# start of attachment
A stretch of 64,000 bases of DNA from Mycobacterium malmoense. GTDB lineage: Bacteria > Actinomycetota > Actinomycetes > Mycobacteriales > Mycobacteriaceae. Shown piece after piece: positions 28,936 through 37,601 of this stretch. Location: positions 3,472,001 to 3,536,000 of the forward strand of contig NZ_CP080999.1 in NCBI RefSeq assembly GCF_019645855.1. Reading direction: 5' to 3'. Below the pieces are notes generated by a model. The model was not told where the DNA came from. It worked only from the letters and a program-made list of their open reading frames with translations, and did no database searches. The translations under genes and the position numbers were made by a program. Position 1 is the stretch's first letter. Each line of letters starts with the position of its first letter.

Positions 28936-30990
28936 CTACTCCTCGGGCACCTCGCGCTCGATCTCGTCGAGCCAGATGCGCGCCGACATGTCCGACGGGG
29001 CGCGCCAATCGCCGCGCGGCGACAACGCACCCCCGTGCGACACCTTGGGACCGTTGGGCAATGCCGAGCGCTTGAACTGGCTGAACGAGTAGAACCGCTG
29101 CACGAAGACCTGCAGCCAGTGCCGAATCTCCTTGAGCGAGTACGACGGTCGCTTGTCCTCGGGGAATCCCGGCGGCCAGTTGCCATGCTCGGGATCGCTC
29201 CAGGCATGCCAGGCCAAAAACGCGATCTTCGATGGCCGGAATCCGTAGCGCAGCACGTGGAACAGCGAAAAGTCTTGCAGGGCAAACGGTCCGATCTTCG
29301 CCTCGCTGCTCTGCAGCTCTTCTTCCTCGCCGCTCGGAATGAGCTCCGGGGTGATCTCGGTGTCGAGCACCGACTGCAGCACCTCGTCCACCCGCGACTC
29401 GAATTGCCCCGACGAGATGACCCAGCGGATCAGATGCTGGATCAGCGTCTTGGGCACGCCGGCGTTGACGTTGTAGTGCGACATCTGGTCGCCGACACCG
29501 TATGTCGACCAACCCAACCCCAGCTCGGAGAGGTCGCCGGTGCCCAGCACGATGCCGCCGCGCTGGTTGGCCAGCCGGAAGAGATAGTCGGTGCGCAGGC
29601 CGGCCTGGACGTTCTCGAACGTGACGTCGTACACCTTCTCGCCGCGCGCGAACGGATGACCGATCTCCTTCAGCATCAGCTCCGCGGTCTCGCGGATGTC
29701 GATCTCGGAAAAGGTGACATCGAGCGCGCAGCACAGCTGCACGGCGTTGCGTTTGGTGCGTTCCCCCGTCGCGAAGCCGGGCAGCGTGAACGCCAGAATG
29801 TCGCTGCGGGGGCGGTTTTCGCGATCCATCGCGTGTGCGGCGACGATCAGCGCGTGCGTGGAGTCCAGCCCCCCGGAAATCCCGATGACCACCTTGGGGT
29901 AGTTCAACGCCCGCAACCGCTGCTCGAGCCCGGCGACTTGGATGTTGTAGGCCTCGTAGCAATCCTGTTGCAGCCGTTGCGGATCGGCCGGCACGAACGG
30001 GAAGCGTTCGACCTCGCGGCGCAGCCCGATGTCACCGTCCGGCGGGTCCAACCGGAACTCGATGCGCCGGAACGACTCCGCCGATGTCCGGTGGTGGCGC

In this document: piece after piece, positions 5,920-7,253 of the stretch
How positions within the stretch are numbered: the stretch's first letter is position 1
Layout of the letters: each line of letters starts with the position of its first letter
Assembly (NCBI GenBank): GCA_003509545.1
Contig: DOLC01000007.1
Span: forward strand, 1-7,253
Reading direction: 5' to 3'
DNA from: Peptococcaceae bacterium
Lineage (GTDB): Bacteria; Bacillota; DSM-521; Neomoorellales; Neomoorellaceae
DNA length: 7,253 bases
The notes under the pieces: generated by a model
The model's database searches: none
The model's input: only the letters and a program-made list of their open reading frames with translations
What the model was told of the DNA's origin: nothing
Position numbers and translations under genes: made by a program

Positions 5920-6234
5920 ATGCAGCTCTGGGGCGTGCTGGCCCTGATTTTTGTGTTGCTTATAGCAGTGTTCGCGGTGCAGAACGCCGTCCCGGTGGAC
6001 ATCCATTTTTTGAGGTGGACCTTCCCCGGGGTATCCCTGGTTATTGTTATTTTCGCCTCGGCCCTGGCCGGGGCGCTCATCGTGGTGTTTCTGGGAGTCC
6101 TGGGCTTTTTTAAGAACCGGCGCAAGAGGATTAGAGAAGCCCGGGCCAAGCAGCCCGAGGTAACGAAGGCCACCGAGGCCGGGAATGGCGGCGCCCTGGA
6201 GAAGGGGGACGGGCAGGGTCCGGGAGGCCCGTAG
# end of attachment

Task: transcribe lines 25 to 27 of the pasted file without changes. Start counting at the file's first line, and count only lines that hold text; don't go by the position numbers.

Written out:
The notes under the pieces: generated by a model
The model's database searches: none
The model's input: only the letters and a program-made list of their open reading frames with translations